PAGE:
When the Boise City Council convenes Tuesday, officials will consider a detailed study on how to best map out the city's future.
A 20-page white paper, titled Subdivision Connectivity, was crafted by the city's Planning and Development Services staff, advocating for shorter block lengths, limited use of cul-de-sacs and more neighborhood connections. Simply put, the City of Boise "has no adopted standards for what constitutes a proper level of connectivity," according to the report.
In particular, the study considers the length of city blocks in Boise. As examples, block lengths in the city's North End may run 290 feet when conventional subdivisions in other Boise neighborhoods have block lengths as long as 1,000 feet or more. The City of Meridian has a standard block length of 750 feet while Nampa has a block lenth maximum of 500 feet in its code. Comparing Boise to other cities, Portland has a maximum block length of 300 feet, while Raleigh, N.C., has a maximum of 1,400 feet.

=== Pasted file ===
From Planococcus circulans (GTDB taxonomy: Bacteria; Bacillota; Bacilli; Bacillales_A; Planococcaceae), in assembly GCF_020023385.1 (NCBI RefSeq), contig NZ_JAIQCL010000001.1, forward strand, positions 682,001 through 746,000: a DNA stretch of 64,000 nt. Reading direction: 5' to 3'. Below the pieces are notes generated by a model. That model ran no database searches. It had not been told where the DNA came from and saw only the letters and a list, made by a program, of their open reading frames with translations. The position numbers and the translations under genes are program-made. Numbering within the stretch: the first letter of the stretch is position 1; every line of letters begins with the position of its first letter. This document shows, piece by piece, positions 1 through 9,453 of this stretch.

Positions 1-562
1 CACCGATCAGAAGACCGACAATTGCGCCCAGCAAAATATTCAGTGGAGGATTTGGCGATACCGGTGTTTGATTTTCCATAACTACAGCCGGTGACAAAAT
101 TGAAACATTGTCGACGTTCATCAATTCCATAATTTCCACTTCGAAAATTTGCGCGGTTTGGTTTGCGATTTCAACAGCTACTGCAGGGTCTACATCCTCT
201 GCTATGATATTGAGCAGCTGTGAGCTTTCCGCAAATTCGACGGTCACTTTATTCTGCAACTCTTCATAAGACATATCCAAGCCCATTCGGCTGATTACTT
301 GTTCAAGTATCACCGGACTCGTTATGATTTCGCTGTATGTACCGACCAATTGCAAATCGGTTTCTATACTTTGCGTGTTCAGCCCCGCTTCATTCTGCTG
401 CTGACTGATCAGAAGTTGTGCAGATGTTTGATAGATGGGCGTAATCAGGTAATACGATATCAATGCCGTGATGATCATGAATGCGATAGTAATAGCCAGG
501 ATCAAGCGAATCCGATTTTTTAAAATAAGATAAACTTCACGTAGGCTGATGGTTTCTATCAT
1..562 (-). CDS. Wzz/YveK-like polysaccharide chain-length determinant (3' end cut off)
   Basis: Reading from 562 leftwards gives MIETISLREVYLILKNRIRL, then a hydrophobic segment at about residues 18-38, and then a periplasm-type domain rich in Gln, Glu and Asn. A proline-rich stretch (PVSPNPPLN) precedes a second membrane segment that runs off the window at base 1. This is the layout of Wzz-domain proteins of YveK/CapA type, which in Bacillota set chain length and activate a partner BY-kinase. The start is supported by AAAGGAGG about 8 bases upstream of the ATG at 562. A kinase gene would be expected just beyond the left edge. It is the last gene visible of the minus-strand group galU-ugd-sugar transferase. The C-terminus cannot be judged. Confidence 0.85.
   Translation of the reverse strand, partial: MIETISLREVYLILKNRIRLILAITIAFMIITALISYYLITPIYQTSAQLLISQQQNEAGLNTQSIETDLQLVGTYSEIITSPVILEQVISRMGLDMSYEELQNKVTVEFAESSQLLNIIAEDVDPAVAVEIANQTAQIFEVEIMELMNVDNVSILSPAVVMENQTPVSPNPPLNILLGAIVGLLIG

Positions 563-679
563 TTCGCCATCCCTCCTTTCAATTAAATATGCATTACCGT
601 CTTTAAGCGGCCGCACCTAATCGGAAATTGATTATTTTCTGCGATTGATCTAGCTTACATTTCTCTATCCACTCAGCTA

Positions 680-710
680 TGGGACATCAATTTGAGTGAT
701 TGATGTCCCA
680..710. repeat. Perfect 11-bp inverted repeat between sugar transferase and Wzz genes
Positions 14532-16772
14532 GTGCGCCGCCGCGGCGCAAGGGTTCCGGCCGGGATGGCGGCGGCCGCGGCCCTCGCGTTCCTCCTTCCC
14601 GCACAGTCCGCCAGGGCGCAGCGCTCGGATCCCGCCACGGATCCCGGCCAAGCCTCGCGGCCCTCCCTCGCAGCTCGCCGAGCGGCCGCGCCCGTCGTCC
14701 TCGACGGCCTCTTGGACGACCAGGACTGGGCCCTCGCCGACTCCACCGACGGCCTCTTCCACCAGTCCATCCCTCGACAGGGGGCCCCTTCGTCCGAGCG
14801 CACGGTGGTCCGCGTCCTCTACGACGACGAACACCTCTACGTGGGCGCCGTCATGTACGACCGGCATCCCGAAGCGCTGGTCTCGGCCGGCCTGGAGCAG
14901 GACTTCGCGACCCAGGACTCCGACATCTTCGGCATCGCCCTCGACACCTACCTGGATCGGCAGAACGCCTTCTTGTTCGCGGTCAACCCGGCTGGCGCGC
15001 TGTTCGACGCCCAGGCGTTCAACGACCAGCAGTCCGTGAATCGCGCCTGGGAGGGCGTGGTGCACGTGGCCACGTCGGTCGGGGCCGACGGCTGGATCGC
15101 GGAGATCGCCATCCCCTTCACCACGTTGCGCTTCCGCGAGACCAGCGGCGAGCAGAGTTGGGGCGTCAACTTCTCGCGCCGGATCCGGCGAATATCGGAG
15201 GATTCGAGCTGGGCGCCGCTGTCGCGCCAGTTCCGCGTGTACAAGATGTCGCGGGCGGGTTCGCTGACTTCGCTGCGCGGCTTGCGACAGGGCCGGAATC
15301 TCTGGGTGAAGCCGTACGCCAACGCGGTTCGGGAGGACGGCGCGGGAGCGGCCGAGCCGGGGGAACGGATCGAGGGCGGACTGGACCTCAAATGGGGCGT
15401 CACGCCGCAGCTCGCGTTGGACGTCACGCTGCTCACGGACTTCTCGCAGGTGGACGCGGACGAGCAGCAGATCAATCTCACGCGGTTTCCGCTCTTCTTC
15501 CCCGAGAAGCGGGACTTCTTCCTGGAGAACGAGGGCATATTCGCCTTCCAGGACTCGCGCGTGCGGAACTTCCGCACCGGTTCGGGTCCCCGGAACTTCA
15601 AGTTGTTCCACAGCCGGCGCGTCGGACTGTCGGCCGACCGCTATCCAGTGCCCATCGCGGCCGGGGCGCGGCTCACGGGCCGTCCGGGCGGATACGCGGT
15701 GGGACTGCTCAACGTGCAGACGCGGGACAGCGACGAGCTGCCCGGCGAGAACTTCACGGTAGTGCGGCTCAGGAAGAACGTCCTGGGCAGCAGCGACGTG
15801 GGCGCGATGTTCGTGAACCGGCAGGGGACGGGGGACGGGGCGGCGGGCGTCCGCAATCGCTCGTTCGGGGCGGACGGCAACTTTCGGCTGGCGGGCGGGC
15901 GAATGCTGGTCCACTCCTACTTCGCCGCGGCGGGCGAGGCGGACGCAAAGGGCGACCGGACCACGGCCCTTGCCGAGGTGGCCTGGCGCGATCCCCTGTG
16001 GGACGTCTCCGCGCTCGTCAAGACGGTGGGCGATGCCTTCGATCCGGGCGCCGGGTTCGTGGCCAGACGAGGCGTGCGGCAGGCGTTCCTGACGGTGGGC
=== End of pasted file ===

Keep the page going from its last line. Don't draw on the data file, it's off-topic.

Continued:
Previous recommendations from the city's planning staff have been to adopt 500 feet as a standard block length, but in the most recent study, staff wrote that "750 feet might be a more reasonable maximum length standard."